I sold a book on Friday - what have I done this week? I've decorated the front porch with fall mums, organized closets, all beause we had an appraisal on Monday and showed our house to prospective buyers yesterday... a necessary evil, but the ultimate time suck!!!
I started painting the baseboard trim. How sad is that?
Karen Hankins said…
I have to admit, the prospect of any dark chocolate would prove a powerful reward, and more than adequate incentive, to stay in the chair and write. The most recent ridiculous distraction I've chased when up against Resistance is working complicated algebra problems for my college class. Colleen, thanks for the post.
Painting the baseboard trim? Yikes! That's resistance at its fiercest.

Congrats on the sale. And I know what you mean about necessary evils. It's easy to argue that these things must be done.

I can't seem to resist the net, either, yet somehow, the work gets done. Mostly out of my superior resistance to cleaning house and various financial chores.
Barbara Freethy said…
I've been hearing great things about this book The War of Art and now I'm thinking I must get it! Thanks for the blog ... I've been writing for many years and often get sucked into a lot of prewriting by my outlining friends who try to convince me how much faster things will go with more prep, only to realize in the end that I usually do much better just jumping into the deep end. So sometimes I think too much prep is the ultimate form of resistance (at least for me:-) But the Internet is definitely high on the list.
Joni Rodgers said…
Thanks for stopping by, Steven. WOA is a great resource.

And congrats on the sale, Janice! Gofightwin book!
Jane George said…
I came over here via Barbara Freethy's Facebook link. Thanks Barbara!

Before that, I was decorating the kitchen timer I bought to help keep me writing and off-line. Yup, and I was having fun too.

Love the name of your blog!
Thanks, Jane and Barbara!

Jane, I'm laughing over decorating the writing timer. Though I can easily see myself rushing off to the kitchen or office supply store to buy one to keep me on track. I love those places!

I like to just dive into my work, too. All those character dossier things some people swear by are useless to me. My characters reveal themselves only as the story unfolds.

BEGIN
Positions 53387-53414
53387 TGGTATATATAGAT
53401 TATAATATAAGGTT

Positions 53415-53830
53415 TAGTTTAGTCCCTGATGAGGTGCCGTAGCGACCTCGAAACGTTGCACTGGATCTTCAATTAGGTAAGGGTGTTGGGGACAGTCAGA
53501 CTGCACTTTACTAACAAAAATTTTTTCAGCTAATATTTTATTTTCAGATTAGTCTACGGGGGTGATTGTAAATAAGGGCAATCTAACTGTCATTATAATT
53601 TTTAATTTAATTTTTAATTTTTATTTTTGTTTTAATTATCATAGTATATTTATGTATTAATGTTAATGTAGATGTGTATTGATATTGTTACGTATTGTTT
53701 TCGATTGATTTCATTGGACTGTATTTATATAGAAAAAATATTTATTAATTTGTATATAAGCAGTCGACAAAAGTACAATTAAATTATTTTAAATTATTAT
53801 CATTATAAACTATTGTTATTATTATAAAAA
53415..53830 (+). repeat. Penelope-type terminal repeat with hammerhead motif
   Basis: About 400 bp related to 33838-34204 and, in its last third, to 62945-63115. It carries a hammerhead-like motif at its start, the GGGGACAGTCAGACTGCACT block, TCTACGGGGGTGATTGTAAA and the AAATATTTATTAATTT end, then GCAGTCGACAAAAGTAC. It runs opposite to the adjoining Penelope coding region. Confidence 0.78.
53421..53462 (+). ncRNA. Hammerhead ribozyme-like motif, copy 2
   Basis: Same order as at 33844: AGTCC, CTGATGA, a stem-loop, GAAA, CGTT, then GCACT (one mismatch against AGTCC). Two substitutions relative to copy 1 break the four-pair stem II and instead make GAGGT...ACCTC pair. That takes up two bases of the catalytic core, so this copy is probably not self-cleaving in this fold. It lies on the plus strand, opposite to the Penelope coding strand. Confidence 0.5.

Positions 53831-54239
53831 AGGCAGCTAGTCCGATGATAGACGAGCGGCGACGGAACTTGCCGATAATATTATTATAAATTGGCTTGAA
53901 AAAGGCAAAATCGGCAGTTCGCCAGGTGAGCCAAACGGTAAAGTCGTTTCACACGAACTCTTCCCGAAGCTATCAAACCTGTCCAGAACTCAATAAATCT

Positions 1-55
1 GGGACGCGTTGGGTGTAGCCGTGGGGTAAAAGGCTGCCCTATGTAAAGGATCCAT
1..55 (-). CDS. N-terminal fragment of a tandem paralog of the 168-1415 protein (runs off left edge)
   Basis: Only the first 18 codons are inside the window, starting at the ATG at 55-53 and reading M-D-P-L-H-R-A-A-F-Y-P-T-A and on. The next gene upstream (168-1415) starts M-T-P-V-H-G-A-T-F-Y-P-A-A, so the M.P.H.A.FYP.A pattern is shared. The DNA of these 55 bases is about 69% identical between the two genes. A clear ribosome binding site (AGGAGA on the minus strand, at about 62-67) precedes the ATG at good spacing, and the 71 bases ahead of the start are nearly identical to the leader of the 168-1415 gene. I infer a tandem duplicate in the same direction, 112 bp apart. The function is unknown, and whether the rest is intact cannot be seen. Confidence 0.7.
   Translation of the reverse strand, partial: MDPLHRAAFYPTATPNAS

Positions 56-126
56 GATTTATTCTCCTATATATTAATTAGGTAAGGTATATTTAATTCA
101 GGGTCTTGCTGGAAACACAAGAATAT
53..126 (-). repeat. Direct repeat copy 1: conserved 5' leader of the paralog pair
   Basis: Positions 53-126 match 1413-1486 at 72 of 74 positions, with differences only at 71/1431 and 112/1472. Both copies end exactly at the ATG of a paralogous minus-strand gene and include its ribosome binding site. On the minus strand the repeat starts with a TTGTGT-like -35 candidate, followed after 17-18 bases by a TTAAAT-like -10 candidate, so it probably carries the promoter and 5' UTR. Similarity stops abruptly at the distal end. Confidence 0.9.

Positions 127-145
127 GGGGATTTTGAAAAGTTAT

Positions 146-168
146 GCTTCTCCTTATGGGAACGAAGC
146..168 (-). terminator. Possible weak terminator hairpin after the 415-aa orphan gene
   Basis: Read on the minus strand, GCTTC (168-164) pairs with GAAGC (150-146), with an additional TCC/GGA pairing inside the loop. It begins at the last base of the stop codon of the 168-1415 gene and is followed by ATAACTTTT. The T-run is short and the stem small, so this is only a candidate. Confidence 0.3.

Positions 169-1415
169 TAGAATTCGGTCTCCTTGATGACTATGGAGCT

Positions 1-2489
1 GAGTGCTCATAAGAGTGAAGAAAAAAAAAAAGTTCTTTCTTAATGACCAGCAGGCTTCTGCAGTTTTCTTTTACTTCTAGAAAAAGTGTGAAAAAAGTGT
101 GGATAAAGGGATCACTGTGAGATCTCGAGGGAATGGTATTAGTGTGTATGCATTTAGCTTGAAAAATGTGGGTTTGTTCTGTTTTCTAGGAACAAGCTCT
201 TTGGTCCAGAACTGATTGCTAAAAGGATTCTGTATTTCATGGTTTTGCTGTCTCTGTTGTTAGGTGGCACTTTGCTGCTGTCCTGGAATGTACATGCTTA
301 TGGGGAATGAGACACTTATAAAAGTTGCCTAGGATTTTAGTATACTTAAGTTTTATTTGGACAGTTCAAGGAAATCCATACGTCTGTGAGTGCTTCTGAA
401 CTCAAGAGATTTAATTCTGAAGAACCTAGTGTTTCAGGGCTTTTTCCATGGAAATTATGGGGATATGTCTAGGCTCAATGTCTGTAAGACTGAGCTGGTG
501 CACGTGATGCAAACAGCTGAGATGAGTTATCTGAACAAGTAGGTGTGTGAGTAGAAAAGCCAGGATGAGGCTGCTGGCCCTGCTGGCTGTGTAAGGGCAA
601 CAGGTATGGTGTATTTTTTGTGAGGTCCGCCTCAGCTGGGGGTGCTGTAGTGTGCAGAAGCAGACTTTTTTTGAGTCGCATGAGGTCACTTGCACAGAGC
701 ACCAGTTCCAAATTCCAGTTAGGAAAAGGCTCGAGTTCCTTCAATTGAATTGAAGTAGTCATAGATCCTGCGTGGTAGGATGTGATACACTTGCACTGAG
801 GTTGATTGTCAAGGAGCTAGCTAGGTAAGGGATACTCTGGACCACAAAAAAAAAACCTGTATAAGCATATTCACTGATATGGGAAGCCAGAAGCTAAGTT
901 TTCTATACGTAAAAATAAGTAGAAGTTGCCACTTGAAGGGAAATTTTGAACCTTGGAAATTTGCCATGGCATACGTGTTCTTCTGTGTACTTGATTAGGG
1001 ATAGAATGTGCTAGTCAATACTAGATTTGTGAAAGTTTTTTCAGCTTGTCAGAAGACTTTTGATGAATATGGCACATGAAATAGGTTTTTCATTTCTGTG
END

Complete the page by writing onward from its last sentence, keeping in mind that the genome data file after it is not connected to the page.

Glad you all stopped by!
Lark said…
I actually called my mother to chat. Guess you have to know her to get the magnitude of that Resistance. It only happened once.

Great interview! Thanks!
Donna Maloy said…
I bought one of those plastic draw-ers-on-wheels thingy so I could move office stuff from a different set of drawers into the new ones. Then I tried to figure out what would fit in the old ones.
Jessa Slade said…
Great interview. I very much enjoyed WOA, but I admit I'm bummed it doesn't get easier!

I'm a procrastinatory toilet scrubber too. But the lowest I went one night was pulling old storage containers out of the back of the fridge. You know the ones. UFOs (Unidentified Fuzzy Objects) were more important than my WIP :(
Jo Anne said…
Thanks for being here, Steven - and for WOA. I love the book so much that I bought copies for my entire critique group. Chocolate is a great motivator, but alas, I'm dieting (again). I know the big R has got me when I choose exercise over my current WIP. :-)

Janice, congrats on the sale. Great blog, Colleen.
Apparently, no one else will confess to endless games of Spider solitaire. I like to tell myself my muse is hard at work while I try one last time for a better score.

Love the interview. I've been hearing about War of Art for years and meaning to read the book. Thanks for the nudge!

Kate Austin said…
I'm right in the middle of a serious act of resistance - and can't seem to get past it. Thanks for recommending one more thing that will keep me from the work!

It's on my to-buy list as of right now and I'm off to the bookstore tomorrow.

Janice Maynard,
I've drawn your name as the winner of a copy of The War of Art! Please e-mail me at with your address to claim your prize. You won't be sorry. :)
Cathie Linz said…
Great blog! thanks for posting link on your fb pg, Barbara. I just ordered THE WAR OF ART from amazon. And I agree with everyone who said that dark chocolate is a good reward for work done